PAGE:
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Scientific Instruments Using The TI MSP430

One disadvantage to this tutorial is that it require having an LCD display, which you might not have. If not, and are willing to buy one, I would recommend doing so. These displays may be very useful, and aren’t very expensive. They are available in a wide range of sizes and styles– for this tutorial we’ll use a regular 16×2 character alphanumeric display modules, reminiscent of those found at SparkFun carries a variety of these modules; be happy to pick one to your liking, but make certain of some things: it needs to be configured to run on 3.3 V and shouldn’t have been modified to simply accept serial input. If you would like a larger module (corresponding to a 20×4 display), it’s as much as you, as they all work the same way. Get whatever color you need.

Wireless White 1 Gang <strong>touch light switch home depot</strong> 1 Way Touch On Off Switch For Lamps 86″ style=”max-width: 360px;”>The SparkFun LCM’s utilize an ST7066 chip because the interface to the display, which is predicated on the ubiquitous HD44780 interface. (If the names make this sound technical, don’t worry a lot about them– the important thing here is that we have now an interface that translates data from the MSP430 into the commands and characters needed to manage the LCM.) This interface uses an 8-bit parallel transmission for sending data to/from the display. As you possibly can imagine, with 8 bits for data, plus another 3 bits for control, you possibly can very quickly run out of GIO pins on your MSP430. In reality, even when we use the G2211 device without a crystal so that P2.5 and P2.6 can be found, we only have 10 GIO pins available in total, so we’re short 3 pins to control the LCM (needing 11 pins) and the comparator interface (needing 2 pins) for our meter. Fortunately, the HD44780 interface (and thus the ST7066) provides a means of sending data in two 4-bit chunks, and as long as we haven’t any need for reading data from the LCM, we are able to get by with 6 pins for LCM control, allowing us to only fit the comparator and the LCM into the 8 GIO pins for P1 on our G2211. We’re stretching the boundaries of this chip at this point, which is great motivation for expanding to other MSP430 devices in the future!</p>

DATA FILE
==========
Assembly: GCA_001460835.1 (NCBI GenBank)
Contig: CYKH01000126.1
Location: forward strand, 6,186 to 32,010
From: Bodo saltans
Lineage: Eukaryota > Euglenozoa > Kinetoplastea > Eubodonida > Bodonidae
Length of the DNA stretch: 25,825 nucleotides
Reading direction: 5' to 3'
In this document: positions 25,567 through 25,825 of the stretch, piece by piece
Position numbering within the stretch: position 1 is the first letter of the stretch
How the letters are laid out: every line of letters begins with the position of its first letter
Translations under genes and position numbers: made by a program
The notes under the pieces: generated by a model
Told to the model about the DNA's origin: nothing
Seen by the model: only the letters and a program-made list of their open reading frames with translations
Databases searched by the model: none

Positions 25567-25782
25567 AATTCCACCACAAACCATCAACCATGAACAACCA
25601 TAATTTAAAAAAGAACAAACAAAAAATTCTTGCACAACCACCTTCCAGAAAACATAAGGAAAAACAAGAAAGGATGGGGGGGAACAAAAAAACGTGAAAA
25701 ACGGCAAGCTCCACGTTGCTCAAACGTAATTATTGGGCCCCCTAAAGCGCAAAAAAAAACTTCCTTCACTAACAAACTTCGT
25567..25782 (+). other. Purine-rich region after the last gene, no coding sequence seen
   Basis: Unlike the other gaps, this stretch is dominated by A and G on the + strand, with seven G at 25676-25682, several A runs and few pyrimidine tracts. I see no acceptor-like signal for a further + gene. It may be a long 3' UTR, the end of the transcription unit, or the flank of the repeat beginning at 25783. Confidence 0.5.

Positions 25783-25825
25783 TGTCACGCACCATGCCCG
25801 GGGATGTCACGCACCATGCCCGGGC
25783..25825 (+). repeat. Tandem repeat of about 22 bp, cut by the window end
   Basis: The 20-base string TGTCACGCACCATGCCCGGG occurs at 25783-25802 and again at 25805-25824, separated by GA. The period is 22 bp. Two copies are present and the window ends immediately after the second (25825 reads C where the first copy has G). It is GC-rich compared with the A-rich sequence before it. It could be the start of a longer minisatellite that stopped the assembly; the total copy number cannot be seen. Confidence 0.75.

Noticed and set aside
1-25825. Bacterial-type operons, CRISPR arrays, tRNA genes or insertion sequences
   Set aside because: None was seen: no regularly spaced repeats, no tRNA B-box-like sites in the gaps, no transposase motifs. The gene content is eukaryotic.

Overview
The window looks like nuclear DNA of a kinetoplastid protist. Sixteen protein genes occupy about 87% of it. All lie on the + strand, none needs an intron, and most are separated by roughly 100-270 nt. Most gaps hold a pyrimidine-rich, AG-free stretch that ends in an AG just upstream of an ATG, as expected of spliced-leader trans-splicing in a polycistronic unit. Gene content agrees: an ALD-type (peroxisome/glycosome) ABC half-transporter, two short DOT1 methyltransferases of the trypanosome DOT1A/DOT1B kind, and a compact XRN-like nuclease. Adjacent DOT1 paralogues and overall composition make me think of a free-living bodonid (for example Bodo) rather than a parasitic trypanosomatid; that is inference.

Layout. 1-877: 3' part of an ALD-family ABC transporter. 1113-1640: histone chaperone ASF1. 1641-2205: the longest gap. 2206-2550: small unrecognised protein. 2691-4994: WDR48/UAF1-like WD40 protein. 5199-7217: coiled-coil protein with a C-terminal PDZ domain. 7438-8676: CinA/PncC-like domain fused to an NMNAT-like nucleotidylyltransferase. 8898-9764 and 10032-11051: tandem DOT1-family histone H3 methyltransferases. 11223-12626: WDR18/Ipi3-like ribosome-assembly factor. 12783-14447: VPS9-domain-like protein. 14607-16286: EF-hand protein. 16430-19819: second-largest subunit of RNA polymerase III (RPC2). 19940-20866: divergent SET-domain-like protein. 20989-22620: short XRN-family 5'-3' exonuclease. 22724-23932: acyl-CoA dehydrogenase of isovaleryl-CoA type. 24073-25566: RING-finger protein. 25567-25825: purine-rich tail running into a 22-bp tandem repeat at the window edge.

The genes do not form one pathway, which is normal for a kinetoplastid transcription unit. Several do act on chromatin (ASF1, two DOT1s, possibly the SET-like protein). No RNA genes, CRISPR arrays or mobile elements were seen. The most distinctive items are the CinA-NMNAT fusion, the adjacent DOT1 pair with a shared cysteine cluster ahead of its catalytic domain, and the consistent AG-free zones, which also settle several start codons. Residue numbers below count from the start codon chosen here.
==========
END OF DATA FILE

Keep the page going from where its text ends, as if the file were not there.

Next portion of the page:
<p>Connecting to the LCM<br />
The standard LCM module has 16 pin connections (14 and not using a backlight). The primary few connections are for power (possibly in two places, if the LCD can be backlit) and contrast adjustment. Pin 1 (labeled as Vss) must be connected to your LaunchPad ground. Pin 2 (Vdd) is connected to the LaunchPad Vcc. If you’re using the backlight, pin 15 (LED+) is also connected to Vcc and pin 16 (LED-) to ground. (This is most easily done on a breadboard. If you find yourself losing track of this description, a great guide to follow is one written by LadyAda.) Pin 3 (Vo) controls the contrast of the screen. In case you have a 10k potentiometer available, tie it to the wiper and tie the 2 ends to Vcc and ground for an adjustable contrast. If not, you may just ground this pin; it probably won’t look pretty much as good as it could, but it’s going to work.</p>
<p>That leaves 11 pins for the control and data lines. The three control lines are pins 4 (RS), 5 (R/W), and 6 (E). The read/write (R/W) pin is just not necessary here, and by tying it to ground we keep the LCM always in write mode. We won’t be capable of read anything from the LCM (such because the address of the cursor, the busy state flag, etc.), but it saves us a pin on the MSP430. The Register Select (RS) and Enable (E) pins are what we’ll use to regulate the LCM. Finally, pins 7-14 are the information lines D0-D7 respectively. You can consider these pins much like the P1 pins on the MSP430– D0 is the first bit, D1 the second, and so forth. If we used an entire GIO port on an MSP430 to manage the data lines, we could connect Px.n to Dn, and by writing a value to Px, we will write the same value to D (conveniently saving us from any strange coding to accommodate changing the order). Because the G2211 would not provide enough ports to do that, we’ll use the 4-bit mode instead. This mode uses only D4-D7. Leave D0-D3 unconnected for now. (Doing so prevents accidentally writing commands we don’t intend.)</p>
<p>For the capacitance meter, we’re going to change among the pin arrangements to accommodate the LCM. We’ll use P1.1 as TA0.0 rather than CA1, and use P1.2/CA2 as the input to V+ on the comparator. P1.0 will control RS, P1.3 will control E, and P1.4-7 will control D4-7.</p>
<p>Note: P1.3 is also connected to the button– this shouldn’t affect the code, but since there is a pull-up resistor on P1.3, there will be excess current whenever we drive E low. Unfortunately, the LaunchPad isn’t designed with a jumper like on P1.0 and P1.6 for the LEDs, so we’ll just must live with this. While we’re on the topic, be sure you remove the jumpers for the two LEDs and on the TXD/RXD pins.</p>
<p>Sending Commands to the LCM<br />